No sooner had he made his pitch when Baker replied, “France made me what I am. I will be forever grateful. The people of Paris have given me everything. I am ready, Captain, to give them my life. You can use me as you wish.” She was hired on the spot.
Spycraft “La Baker” Style
Dividing her time between Paris’ music halls and Red Cross shelters, Baker kept her ears open, collecting gossip and writing notes on the insides of her arms and palms of her hands. In the evenings, she attended parties and receptions all over Europe, all the while listening for intel on troop movements. Axis bigwigs, like Italy’s Benito Mussolini, adored her. In just one week, Baker passed important statistics and what is thought to have been a code book from the Italian embassy along to Abtey.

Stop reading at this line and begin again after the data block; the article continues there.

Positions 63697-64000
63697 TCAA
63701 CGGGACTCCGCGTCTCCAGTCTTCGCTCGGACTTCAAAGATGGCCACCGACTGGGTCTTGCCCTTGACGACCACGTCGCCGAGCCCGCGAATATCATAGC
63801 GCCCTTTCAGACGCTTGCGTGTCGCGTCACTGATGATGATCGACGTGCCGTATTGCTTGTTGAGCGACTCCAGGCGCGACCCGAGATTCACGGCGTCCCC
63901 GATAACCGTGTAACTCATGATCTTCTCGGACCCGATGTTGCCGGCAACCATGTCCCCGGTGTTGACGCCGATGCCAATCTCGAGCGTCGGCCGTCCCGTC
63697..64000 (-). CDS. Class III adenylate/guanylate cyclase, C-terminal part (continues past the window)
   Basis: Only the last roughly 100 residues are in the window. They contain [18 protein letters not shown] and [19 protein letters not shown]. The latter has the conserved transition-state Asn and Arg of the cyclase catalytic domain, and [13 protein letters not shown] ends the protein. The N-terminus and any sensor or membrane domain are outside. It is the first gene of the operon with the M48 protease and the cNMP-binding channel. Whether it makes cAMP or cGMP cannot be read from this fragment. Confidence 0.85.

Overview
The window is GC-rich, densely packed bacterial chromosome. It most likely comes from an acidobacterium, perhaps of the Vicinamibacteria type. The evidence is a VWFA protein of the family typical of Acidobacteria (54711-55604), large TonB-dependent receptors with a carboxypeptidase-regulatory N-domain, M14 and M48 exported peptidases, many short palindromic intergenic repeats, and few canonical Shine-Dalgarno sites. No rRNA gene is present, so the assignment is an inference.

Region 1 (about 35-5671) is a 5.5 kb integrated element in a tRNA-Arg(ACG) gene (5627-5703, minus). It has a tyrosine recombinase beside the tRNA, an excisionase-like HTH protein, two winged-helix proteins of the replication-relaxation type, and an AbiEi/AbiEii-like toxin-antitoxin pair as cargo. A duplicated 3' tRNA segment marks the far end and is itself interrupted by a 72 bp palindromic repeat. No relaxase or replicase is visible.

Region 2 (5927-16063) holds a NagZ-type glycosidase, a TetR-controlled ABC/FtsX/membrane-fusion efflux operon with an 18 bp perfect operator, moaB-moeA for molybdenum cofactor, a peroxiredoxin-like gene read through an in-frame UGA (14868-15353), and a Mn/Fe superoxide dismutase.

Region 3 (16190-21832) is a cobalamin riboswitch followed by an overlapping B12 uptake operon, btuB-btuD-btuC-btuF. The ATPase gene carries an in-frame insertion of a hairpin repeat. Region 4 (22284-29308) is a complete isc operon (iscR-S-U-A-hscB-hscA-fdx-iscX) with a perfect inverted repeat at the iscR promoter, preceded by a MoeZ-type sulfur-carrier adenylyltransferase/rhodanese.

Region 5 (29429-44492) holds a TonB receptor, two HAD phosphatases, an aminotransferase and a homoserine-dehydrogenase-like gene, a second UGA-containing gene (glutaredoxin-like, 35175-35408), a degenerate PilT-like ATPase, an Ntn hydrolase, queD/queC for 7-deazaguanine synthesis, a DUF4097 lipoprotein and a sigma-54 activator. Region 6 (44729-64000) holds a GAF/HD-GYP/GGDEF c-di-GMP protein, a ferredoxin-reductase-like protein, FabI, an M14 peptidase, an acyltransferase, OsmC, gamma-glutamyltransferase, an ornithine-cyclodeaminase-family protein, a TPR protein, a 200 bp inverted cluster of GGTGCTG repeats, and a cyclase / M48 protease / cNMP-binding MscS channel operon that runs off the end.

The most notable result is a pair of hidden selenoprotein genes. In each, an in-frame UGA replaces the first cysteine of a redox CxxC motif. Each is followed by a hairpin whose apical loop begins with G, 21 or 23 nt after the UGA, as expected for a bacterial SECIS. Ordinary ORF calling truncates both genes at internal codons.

When Germany invaded France, she left the city for her 15th-century, 24-room chateau south of Paris, hiding refugees in the basement, along with people eager to help the Free French effort led by Charles de Gaulle. In 1940, Paris fell to Nazi Germany, and black and Jewish performers were banned from the city’s stages. So de Gaulle ordered Baker to Lisbon, a neutral city in Portugal. Traveling under the guise of going to South America to perform, her mission was to transport 52 pieces of classified intelligence. It was a daunting challenge until she and Abtey came up with the idea to transfer the data to Baker’s sheet music using invisible ink.